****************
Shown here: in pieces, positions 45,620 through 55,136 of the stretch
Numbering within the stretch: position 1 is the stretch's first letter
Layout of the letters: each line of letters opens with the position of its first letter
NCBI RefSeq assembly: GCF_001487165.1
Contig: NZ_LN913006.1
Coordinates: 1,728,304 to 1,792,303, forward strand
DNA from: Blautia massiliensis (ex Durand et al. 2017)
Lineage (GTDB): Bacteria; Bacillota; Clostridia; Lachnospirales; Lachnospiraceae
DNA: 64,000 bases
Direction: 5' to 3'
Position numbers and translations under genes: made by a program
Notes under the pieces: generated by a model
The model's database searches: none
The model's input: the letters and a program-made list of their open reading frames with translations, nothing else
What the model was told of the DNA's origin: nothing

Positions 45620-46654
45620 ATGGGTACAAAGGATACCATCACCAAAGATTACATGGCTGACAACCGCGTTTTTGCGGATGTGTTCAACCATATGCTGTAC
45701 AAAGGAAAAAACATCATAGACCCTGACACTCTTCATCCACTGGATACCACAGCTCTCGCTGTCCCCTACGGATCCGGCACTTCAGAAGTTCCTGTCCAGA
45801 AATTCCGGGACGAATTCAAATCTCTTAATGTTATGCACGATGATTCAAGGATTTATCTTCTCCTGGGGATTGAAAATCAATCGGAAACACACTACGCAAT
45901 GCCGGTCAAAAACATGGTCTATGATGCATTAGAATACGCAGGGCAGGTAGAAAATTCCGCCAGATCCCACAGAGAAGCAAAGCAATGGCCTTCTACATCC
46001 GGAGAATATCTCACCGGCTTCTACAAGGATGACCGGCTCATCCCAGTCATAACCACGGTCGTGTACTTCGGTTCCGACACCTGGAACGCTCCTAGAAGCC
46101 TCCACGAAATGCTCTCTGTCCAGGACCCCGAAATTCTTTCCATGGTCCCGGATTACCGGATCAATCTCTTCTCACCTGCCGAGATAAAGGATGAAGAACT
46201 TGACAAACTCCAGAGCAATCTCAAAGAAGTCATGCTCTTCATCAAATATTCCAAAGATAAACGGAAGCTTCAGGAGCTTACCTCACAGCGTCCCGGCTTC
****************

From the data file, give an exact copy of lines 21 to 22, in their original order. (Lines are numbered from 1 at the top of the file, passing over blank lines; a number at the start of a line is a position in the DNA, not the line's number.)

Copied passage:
46001 GGAGAATATCTCACCGGCTTCTACAAGGATGACCGGCTCATCCCAGTCATAACCACGGTCGTGTACTTCGGTTCCGACACCTGGAACGCTCCTAGAAGCC
46101 TCCACGAAATGCTCTCTGTCCAGGACCCCGAAATTCTTTCCATGGTCCCGGATTACCGGATCAATCTCTTCTCACCTGCCGAGATAAAGGATGAAGAACT